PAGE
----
Texas Method + RTS: An Experiment

What’s next?

Since I’ve hit the end of my little Sheiko stint I’ve started to wonder what’s next. I haven’t done a ton of programs but I do know that the Texas Method worked real well for me in the past. The biggest problem I encountered with it was there wasn’t any autoregulation going on. Mondays were “beat down your body” and Fridays were “PR at all costs”. Autoregulation requires you to “listen to your body”. Problem is I’m still a relative newb and it’s hard to do that.

Enter the Reactive Training Systems

I’ve been following Mike Tuchscherer over at Reactive Training Systems for a while now and have come to respect him and his approach to training. He uses RPE (Rate of Perceived Exertion) as a way to subjectively decide a lifts relative difficulty. Using this scale from 1-10 you can adapt the weight on the bar to your current level of fatigue and ability. Mike describes RTS as the scope which can fit on most rifles (programs). This got me thinking: if I can adapt RTS to the Texas Method maybe I can better autoregulate my volume.

The Template

Volume Recovery Intensity
5s or triples @ 8-9 5s @ 7-8 (Front Squats: triples @ 8-9) 5s, triples, doubles, singles, 5, 3, 2, 1 @ 9-10

Volume day is the most important in terms of autoregulation. What this means is that I will work up to a weight with 5s or triples such that at the end of the set it feels like I have 2 to 3 more reps left (RPE of 8). Once I hit this weight I will continue to do 5s or triples until at the end of the set I feel like I have only 1 rep left in the tank (RPE of 9). This should autoregulate the volume and keep it in check such that I don’t over do it on Volume Days.

Intensity day will be largely the same. I will try to push the weight up each week. What will change, however, is how many reps I do based on the RPE. If I hit three reps @ 9 I’ll do another. Or if I only hit 2 @ 10 I’ll stop.

This is the basic template of my experiment. This is all subject to change based on my findings. Stay tuned for updates!

Thoughts on the Texas Method Split Template

My old routine that I was on since the end of my Starting Strength days, continued into Texas Method, was laid out thusly:

Monday: Volume Squats, Volume Bench/Press
Tuesday: Accessory Day, RDLs, Chin-ups
Wednesday: Light Squat, Medium Press/Light Bench, curls etc.
Friday: Intensity Squats, Intensity Bench/Press, Deadlifts

I’ve now spent two weeks on a Texas Method Split Template. If you’re not familiar with the Split template you can read more about it in the Texas Method: Advanced by Justin Lascek (buy HERE, highly recommended). It looks like this:

Monday: Upper Volume, Bench/Press, accessory work
Tuesday: Lower Volume, Squat, accessory work

Thursday: Upper Intensity: Bench/Press
Friday: Lower Intensity, Squat and Deadlift

My program based on this template has looked like this:

Monday: Press 3×5, Bench 3×5, Pendlay Row 3×8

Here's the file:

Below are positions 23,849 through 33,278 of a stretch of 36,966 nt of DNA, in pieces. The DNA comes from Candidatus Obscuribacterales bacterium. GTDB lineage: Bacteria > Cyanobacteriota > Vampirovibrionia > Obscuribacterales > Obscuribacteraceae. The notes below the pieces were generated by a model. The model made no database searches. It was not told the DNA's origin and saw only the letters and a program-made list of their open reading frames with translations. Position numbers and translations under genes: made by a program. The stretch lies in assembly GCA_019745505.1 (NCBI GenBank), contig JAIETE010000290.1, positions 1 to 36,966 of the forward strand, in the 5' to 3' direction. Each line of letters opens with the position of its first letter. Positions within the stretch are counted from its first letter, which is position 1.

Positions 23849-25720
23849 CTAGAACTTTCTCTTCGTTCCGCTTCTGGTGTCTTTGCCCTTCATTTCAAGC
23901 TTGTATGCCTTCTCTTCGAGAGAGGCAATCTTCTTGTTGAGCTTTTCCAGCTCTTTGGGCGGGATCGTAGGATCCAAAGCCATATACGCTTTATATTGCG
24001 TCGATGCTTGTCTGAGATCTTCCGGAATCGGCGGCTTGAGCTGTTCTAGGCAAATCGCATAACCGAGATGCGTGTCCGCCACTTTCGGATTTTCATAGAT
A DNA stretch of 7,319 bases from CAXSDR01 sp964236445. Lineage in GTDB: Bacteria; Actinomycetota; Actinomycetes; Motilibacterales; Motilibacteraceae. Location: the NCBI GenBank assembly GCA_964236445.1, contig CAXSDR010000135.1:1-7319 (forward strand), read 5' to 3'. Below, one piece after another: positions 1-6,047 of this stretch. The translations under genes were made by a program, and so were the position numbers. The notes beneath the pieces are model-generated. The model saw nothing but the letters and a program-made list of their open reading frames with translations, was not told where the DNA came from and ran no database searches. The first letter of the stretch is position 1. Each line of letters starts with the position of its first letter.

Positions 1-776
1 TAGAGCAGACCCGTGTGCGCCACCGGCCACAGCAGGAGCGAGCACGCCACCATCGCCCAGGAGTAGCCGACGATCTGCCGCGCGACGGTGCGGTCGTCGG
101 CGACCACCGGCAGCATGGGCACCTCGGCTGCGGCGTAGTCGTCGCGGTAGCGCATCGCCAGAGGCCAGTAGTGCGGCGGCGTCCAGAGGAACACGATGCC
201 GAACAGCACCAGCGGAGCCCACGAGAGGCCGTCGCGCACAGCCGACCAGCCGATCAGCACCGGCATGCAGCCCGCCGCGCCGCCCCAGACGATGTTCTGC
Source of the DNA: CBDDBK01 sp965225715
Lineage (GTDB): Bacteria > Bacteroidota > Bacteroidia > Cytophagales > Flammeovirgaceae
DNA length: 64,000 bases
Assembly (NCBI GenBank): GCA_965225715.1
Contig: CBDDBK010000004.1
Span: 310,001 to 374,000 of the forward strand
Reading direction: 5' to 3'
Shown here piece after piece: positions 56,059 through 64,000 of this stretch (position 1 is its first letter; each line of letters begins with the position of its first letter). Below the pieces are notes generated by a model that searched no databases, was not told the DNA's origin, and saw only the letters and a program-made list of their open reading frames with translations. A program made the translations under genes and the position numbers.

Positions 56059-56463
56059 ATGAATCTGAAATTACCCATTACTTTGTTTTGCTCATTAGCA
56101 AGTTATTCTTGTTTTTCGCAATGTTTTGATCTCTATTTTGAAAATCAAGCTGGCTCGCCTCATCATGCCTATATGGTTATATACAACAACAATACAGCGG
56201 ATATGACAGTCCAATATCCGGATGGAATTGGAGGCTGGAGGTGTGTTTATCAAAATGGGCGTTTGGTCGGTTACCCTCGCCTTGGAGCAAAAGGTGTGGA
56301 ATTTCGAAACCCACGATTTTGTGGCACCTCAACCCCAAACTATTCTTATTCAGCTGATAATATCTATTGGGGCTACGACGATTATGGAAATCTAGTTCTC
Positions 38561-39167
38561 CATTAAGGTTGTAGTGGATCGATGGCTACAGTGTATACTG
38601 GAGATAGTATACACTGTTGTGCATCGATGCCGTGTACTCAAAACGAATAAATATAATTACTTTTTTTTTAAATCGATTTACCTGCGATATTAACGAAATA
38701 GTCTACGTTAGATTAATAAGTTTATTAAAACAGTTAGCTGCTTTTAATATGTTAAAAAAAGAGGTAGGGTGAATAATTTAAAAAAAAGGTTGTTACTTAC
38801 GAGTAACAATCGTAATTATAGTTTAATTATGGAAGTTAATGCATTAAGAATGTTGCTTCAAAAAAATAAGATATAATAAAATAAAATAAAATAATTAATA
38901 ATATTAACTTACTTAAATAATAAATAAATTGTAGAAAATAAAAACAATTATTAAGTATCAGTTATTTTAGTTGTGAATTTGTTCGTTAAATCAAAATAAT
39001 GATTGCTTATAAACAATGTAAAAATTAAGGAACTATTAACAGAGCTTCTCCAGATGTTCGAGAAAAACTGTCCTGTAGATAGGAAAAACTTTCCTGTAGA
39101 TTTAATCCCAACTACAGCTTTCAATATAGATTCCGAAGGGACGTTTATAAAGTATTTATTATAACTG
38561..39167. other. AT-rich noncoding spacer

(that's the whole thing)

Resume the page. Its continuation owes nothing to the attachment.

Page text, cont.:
Tuesday: Back Squat 3×5, Front Squat 3×3, RDL 3×5

Thursday: Press 1×3, Bench 1×3, Curlz etc.
Friday: Back Squat 1×3, Deadlift 1×3

A few notes on my program: I’m currently attempting to increase both Press and Bench each week. This is an experiment of mine and is not really something Justin recommends for everyone. I also added Front Squats on Monday because I have a theory that I’m quad weak.

I’m really enjoying the Split template. It allows me to get in and out of the gym in an hour to an hour and a half (coupled with the decrease in volume) vs the old routine. The volume is the most time intensive part of the Texas Method and splitting this up between days really decreases the amount of gym time required.

Another aspect of the split routine is that it allows for more accessory work. After volume work is completed on monday and tuesday there’s room for several more exercises which I’ve filled with Front Squats, Pendlay Rows, and RDLs. The Accessory day in the old Template was setup to accommodate these kinds of exercises. The problem I had with it was that I was less motivated to drag my ass into the gym on Tuesdays since I wasn’t directly contributing to progress on the big lifts. Now everyday is either Volume/Intensity for a lift so I have no issues getting in to work.

The only disadvantage I can see to running this template is that you have less wiggle room as far as recovery is concerned. On the old template you had 3 days to recover from Volume day (includes the light day). Now on the Split template you only have 2. So if you have one night of really bad sleep/day of crappy eating it can have a bigger effect on the week’s progress vs when you might have had one extra day to fix things (See the update below for a clarification).

To review:


– Less time spent at the gym
– More time for accessory work
– More motivating since every day contributes to a lift’s progress


– Less time to recover (if you train on Friday instead of Saturday)

I’ll be staying on the split template for the foreseeable future.


Regarding the only disadvantage being recovery time, Justin chimed in,

Hey dude,

Note that Chris/Mike routinely do their Intensity Squat/DL day on Saturday. so they train Monday, Tuesday, Thursday, and Saturday. This gives them the extra day of rest (and the same as the old template).


I personally can’t train on Saturday’s since I lift at work and getting a membership at a second gym on Saturday’s would be too expensive. But if you can, absolutely do this.